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Garrett County Senior Citizen Dies From Hypothermia

November 21st, 2018 by WCBC Radio

The Department of Health and the Office of the Chief Medical Examiner announced today the first death related to hypothermia in Maryland this winter. The death occurred in Garrett County and was an adult male in the 65+ age range. There were 61 cold-related deaths in Maryland during the 2017-2018 winter weather season.

“Temperatures are expected to plummet across Maryland this Thanksgiving weekend,” said Maryland Department of Health Deputy Secretary for Public Health Fran Phillips. “If you must go outside, prevent cold-related illness, like hypothermia, by wearing layers and protecting your nose, ears, toes, and fingers. If you’re leaving town for the holiday weekend, pack a cold weather emergency car kit with blankets, warm clothes, an ice scraper, and food and water.”

From November through March, the Department of Health monitors temperature conditions and incidences of cold-related illnesses and deaths. Weekly reports can be found online at The site also includes the state’s Extreme Cold Emergency Plan and fact sheets about cold weather health issues, carbon monoxide, driving tips for extreme cold weather, and warning signs of a heart attack. The fact sheets are available in English and eight other languages.

Some of the dangers associated with winter weather include hypothermia, frostbite, carbon monoxide poisoning, and injuries from heat sources. Hypothermia occurs when the body temperature falls below 95 degrees Fahrenheit. Frostbite is the freezing and subsequent destruction of body tissue that is likely to occur any time skin temperature gets below 32 degrees Fahrenheit. The body parts most likely to freeze are toes, fingers, ears, cheeks, and the tip of the nose and should be covered during extreme cold weather. Individuals should also wear several layers of lightweight, loose-fitting clothing and waterproof boots or sturdy shoes to keep their feet warm and dry.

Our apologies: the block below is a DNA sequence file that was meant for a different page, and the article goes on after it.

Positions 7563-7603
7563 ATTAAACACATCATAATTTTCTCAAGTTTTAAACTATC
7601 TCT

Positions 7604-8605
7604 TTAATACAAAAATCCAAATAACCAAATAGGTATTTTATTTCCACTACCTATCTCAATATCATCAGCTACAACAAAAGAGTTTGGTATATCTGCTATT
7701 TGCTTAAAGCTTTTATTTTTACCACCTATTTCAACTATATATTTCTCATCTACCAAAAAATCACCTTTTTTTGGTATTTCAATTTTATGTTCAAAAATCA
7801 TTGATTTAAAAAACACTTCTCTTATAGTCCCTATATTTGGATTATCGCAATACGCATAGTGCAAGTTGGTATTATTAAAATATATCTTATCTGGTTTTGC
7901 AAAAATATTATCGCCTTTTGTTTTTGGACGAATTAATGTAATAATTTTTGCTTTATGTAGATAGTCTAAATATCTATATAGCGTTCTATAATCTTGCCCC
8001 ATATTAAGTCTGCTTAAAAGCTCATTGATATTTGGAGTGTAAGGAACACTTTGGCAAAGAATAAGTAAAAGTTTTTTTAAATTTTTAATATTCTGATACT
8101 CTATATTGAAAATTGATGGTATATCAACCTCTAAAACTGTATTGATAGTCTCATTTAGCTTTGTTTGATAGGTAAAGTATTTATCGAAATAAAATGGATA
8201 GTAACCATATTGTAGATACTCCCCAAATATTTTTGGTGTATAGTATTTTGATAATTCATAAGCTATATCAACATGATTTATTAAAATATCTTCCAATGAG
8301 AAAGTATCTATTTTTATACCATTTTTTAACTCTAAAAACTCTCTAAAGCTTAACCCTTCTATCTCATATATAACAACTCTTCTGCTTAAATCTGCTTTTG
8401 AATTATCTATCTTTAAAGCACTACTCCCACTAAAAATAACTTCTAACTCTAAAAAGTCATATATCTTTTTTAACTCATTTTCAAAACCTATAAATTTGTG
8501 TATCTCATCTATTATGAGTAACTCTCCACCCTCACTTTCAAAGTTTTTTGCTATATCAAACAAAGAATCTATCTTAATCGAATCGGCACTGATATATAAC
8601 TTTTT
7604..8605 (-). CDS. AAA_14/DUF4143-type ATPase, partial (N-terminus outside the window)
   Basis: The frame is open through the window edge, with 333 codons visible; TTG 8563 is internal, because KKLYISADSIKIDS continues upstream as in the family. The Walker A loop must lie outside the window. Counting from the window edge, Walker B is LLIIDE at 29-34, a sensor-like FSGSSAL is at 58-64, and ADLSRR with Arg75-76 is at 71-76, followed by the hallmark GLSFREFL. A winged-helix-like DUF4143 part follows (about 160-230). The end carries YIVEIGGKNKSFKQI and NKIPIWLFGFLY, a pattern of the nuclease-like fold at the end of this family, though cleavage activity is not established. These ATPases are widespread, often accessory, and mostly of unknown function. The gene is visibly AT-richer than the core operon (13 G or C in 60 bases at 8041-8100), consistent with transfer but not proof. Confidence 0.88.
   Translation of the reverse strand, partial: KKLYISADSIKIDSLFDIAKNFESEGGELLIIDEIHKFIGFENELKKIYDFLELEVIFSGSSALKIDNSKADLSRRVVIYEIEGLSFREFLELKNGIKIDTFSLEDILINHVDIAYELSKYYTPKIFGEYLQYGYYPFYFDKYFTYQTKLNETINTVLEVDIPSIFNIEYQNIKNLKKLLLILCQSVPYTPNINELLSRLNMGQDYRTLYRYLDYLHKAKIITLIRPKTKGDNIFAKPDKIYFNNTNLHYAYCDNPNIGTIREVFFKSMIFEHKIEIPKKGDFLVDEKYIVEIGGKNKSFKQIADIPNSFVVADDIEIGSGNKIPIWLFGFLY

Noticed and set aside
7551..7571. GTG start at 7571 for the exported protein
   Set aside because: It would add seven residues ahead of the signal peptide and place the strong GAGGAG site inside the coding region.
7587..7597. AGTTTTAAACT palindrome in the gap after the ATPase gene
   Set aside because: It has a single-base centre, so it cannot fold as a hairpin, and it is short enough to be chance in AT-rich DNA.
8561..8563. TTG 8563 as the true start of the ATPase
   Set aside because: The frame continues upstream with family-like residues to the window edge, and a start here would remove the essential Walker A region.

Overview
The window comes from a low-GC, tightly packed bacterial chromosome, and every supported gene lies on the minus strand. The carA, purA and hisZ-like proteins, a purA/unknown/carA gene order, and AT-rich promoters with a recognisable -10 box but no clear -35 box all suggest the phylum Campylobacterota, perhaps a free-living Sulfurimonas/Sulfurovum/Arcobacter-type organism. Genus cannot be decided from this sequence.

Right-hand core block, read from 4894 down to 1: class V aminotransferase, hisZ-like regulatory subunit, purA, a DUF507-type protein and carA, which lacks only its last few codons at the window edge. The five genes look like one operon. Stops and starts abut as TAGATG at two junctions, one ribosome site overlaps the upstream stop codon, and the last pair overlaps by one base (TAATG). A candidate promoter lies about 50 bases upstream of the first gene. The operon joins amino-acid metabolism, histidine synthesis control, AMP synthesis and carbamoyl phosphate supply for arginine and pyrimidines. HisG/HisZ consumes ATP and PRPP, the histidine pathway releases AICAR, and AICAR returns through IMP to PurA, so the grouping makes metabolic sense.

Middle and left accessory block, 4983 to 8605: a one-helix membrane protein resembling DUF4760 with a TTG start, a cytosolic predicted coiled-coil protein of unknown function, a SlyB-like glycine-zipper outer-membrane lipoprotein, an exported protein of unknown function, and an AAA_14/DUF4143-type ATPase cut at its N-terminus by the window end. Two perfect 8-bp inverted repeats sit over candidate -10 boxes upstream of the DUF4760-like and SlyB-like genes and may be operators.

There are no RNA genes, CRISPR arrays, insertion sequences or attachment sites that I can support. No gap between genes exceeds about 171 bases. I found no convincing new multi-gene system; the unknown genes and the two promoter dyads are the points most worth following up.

Carbon monoxide issues are another common winter hazard. This colorless, odorless gas is produced by malfunctioning gas furnaces, small gasoline engines, stoves, generators, lanterns, and gas ranges or by burning charcoal and wood. Carbon monoxide poisoning can cause severe illness and death. Marylanders are strongly encouraged to install carbon monoxide detectors in their homes. Heating sources can also cause fires, electrical injuries, and burns if not properly installed, operated, and maintained. Never use your oven to heat your home.

Maryland residents in need of housing or energy assistance to keep warm this winter should call 211 to see if there are resources available to help. For more information on emergency preparedness, visit

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